Resolution: This might be a purely physical resolution, but – start running more. Some of my best ideas come to me when I’m outside running.

 

July

Author/Post: Swan Eaton, High School and Beyond

Reflection: I love Swan’s reflection on what it means to be ready for college - whether it’s having the skills, or being prepared to understand the financial impact of the decision they make. Students need to be exposed to as much as possible.

Resolution: Be straight and real with students when they ask questions about the future.  

 

August

Author/Post: Mary Moser, Start the School Year with Community

Reflection: I love how Mary is always learning and in this post she shares three tips for breaking down barriers and building community through an equity lens. These tips are great and would not only help with creating connections with your students but limiting disruptions as well.

Resolution: Remember that every day is a chance to build classroom community.

 

September

Author/Post: Erin Lark, Thank You For Reading

Reflection: You know I love when Erin talks about literacy within a science classroom – but this one is focused on the power of “thank you.” Beginning as a way to bring a class back to attention, the power of these two words is shown through acts of service, daily gratitude, and mindfulness.

Resolution: Say “thank you” as much as possible.

 

October

Author/Post: Ali Reykdal, Camp Careers: Let's All Pitch In

Reflection: I love the way Ali introduces young learners to different career options, through action and accomplishment, rather than just reading about them in a book. This post challenges us to think about how we introduce careers for different disciplines to our students.

Resolution: Expose students at our Student Help Desk to different careers that would appreciate the experience and expertise they are gaining at school.

 

November

Author/Post: Steph Codorniz, Partnering with Paraeducators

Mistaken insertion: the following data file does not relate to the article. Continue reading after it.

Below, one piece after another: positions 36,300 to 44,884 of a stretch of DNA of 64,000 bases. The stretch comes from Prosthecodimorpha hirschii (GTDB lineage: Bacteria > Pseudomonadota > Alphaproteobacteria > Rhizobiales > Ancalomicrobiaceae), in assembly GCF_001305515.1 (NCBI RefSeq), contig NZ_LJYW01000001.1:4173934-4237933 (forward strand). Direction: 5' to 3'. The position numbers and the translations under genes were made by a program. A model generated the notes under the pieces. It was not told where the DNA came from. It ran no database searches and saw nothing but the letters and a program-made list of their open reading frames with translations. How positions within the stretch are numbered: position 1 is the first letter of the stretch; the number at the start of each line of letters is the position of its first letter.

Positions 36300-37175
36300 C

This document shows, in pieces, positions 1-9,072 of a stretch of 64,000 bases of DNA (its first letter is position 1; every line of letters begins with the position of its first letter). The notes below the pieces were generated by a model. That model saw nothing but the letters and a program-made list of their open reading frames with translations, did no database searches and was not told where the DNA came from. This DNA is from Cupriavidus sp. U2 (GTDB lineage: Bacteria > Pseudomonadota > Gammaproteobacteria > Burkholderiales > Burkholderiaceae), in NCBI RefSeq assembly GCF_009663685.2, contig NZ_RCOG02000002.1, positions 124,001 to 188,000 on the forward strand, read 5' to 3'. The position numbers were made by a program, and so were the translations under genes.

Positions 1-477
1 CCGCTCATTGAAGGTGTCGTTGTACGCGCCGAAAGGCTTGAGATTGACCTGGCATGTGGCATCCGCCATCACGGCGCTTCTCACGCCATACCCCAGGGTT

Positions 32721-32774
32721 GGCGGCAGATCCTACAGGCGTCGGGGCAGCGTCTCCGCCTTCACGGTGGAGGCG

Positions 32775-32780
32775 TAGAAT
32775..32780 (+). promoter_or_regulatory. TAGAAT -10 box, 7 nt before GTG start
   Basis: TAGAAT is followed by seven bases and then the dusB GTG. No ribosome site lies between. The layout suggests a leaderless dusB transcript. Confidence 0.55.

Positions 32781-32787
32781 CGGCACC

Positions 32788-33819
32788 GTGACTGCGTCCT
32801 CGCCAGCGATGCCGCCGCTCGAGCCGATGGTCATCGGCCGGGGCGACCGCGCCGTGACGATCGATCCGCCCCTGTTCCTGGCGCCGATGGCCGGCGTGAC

Reflection: I’ve been a paraeducator, I’ve worked as a teacher with paraeducators, and I love the advice that Steph shares in this post to help use all work better together.

Resolution: Use modeling and appreciation more often when working with paraeducators.

 

December

Author/Post: Dyan Fast, Go For a Walk

Reflection: I love the multiple ways Dyan shows us the power of talking a walk. Like Anjuli’s June post about running I appreciate the reminder that my brain needs that increased blood flow for productivity as well.

Resolution: As someone who works in a building to support other teachers, I’m going to add one: Walk to connect.

 

All things end. The year ends, grad programs end, but endings create space for new growth and opportunities. What are you looking forward to in 2020 and what are you going to bring with you from 2019?

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The opinions expressed by the CORElaborate Bloggers, guest bloggers and those providing comments are theirs alone, and do not reflect the opinions of the Puget Sound Educational Service District (PSESD), Ready Washington or any employee thereof. PSESD is not responsible for the accuracy of any of the information supplied by the Washington State Teacher Leader or Guest Bloggers.

Aron Early Board

I currently serve as a Research Technology Specialist for the Bellevue School District. I am focused on working with teachers and students to improve research and information literacy skills. I believe the ability to find, evaluate, and synthesize information is a defining life skill of our digital age. I'm also passionate about using technology as an enhancement of good instruction. Let's talk about how we can work and grow together! Connect with me on twitter.

Twitter: @earlyest